Ziconotide works by blocking calcium channels in pain-transmitting nerve cells, rendering them unable to transmit pain signals to the brain. It is administered through injection into the spinal fluid.[4]


This marine species occurs in the Red Sea and in the Indian Ocean off Madagascar and the Mascarene Basin. It is also found over a wide area of the Pacific Ocean from Indonesia to Japan and to the Marshall Islands, Wallis and Futuna and Fiji, but mainly centered on the Philippines; off Australia (Queensland).


  1. ^ NatureServe (2013). "Conus magus". IUCN Red List of Threatened Species. Version 2014.3. International Union for Conservation of Nature. Retrieved 15 December 2014.
  2. ^ a b Conus magus Linnaeus, 1758. Retrieved through: World Register of Marine Species on 18 July 2011.
  3. ^ George Washington Tryon, Manual of Conchology vol. VI, p. 53; 1879
  4. ^ "Archived copy". Archived from the original on 28 May 2010. Retrieved 26 October 2010.CS1 maint: archived copy as title (link)
  • Linnaeus, C. (1758). Systema Naturae per regna tria naturae, secundum classes, ordines, genera, species, cum characteribus, differentiis, synonymis, locis. Editio decima, reformata. Laurentius Salvius: Holmiae. ii, 824 pp
  • Bernardi, A. B., 1860. Description d'une espèce nouvelle. Journal de Conchyliologie 8: 331-332
  • Bruguière, M. 1792. Encyclopédie Méthodique ou par ordre de matières. Histoire naturelle des vers. Paris : Panckoucke Vol. 1 i-xviii, 757 pp.
  • Röding, P.F. 1798. Museum Boltenianum sive Catalogus cimeliorum e tribus regnis naturae quae olim collegerat Joa. Hamburg : Trappii 199 pp.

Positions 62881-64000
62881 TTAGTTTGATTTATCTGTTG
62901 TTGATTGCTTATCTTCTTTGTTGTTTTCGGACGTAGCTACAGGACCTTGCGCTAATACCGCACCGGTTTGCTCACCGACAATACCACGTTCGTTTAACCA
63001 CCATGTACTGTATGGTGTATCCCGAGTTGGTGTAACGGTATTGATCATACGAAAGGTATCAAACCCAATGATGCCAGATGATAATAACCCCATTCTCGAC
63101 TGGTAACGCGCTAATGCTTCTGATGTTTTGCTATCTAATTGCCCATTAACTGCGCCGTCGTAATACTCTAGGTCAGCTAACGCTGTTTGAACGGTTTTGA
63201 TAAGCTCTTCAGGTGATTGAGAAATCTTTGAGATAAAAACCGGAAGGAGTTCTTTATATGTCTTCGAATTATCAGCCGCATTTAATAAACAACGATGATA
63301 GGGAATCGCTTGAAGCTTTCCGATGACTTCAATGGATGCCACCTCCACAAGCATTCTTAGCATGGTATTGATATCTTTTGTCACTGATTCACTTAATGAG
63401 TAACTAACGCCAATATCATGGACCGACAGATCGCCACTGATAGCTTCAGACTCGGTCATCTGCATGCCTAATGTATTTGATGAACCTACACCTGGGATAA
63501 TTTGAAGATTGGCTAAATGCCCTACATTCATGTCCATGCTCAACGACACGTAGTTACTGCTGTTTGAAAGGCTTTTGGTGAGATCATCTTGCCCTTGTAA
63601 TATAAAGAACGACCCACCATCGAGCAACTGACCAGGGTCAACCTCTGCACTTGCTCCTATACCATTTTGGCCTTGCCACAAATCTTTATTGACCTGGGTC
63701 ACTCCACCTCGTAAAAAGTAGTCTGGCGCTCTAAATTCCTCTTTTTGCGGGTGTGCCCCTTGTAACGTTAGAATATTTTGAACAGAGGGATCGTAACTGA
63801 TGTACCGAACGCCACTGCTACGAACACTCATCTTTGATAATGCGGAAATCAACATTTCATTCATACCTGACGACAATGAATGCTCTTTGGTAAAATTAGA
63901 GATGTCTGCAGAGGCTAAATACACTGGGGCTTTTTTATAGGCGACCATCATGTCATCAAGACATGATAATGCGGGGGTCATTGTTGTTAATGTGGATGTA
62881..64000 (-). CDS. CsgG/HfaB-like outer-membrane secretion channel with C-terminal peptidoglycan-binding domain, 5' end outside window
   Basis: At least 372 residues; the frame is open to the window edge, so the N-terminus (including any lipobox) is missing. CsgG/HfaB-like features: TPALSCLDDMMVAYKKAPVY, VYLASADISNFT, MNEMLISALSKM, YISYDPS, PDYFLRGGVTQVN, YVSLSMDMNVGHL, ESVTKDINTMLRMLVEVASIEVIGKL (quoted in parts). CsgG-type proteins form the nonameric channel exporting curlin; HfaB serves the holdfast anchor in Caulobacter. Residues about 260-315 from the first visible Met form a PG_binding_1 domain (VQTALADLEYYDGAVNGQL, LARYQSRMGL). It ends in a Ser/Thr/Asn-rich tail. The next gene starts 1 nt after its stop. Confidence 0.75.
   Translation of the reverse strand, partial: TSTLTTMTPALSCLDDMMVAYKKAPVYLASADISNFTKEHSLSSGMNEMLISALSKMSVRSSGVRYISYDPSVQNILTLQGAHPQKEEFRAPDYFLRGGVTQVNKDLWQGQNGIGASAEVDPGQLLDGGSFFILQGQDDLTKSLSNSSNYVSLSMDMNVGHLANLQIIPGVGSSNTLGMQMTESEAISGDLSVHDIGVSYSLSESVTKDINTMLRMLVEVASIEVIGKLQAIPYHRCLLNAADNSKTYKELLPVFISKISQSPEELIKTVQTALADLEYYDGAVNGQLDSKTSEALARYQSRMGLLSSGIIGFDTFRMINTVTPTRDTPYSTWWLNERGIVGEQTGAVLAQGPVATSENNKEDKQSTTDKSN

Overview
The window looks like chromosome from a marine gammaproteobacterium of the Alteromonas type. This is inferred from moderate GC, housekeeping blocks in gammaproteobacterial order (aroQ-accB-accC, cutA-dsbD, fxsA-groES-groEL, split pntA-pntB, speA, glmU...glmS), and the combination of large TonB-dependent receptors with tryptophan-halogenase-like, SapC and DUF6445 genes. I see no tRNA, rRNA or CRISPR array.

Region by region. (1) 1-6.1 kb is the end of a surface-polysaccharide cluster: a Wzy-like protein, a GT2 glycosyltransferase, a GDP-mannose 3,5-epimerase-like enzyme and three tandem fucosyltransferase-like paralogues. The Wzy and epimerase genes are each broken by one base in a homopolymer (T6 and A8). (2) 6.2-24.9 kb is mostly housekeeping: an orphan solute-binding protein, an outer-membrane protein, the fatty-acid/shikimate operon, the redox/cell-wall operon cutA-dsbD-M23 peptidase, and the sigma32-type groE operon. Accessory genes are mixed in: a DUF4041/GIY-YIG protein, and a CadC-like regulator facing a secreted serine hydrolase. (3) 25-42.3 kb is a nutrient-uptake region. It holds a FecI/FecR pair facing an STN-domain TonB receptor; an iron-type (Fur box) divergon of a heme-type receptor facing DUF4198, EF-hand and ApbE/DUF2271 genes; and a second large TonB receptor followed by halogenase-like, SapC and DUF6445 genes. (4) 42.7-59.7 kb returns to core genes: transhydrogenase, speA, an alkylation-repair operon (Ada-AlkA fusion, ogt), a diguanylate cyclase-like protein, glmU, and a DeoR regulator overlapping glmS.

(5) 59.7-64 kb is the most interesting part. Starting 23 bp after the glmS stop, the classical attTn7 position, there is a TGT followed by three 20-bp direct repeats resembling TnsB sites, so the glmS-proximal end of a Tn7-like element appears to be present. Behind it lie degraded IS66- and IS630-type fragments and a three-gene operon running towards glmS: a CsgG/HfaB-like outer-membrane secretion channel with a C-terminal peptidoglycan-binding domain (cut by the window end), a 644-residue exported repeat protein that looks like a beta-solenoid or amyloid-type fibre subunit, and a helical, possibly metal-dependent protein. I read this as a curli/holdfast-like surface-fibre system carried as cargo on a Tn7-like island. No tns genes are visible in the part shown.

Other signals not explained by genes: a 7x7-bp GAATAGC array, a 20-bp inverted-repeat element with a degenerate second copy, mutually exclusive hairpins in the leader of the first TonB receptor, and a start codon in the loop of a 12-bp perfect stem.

• Swainson, W. 1822. Zoological Illustrations; or Original Figures and Descriptions of new, rare, or interesting Animals, selected chiefly from the classes of Ornithology, Entomology, and Conchology, and arranged on the principles of Cuvier and other modern zoologists. Series 1. London : Baldwin, Cradock & Joy Vol. 3 pls 84-134.
  • Reeve, L.A. 1843. Descriptions of new species of shells figured in the 'Conchologia Iconica'. Proceedings of the Zoological Society of London 11: 169-197
  • Reeve, L.A. 1849. Monograph of the genus Conus. pls 4-9 in Reeve, L.A. (ed). Conchologia Iconica. London : L. Reeve & Co. Vol. 1.
  • Adams, A. 1854. Descriptions of new species of the Genus Conus, from the collection of Hugh Cuming, Esq. Proceedings of the Zoological Society of London 1853(21): 116-119
  • Sowerby, G.B. 1857-1858. Monograph of the genus Conus. 1-56, pls 1-24 in Thesaurus conchyliorum or monographs of genera of shells. London : Sowerby Vol. 3.
  • Bernardi, M. 1860. Descriptions d'espèces nouvelles. Journal de Conchyliologie 8: 332
  • Boivin, A. 1864. Descriptions de cinq espèces nouvelles du genre Conus. Journal de Conchyliologie 12: 33-40
  • Crosse, H. 1865. Description de cones nouveaux provenant de la collection Cuming. Journal de Conchyliologie 13: 299-315
  • Sowerby, G.B. 1866. Monograph of the genus Conus. pp. 328–329 in Thesaurus Conchyliorum, or monographs of genera of shells. London : Sowerby, G.B. Vol. 3.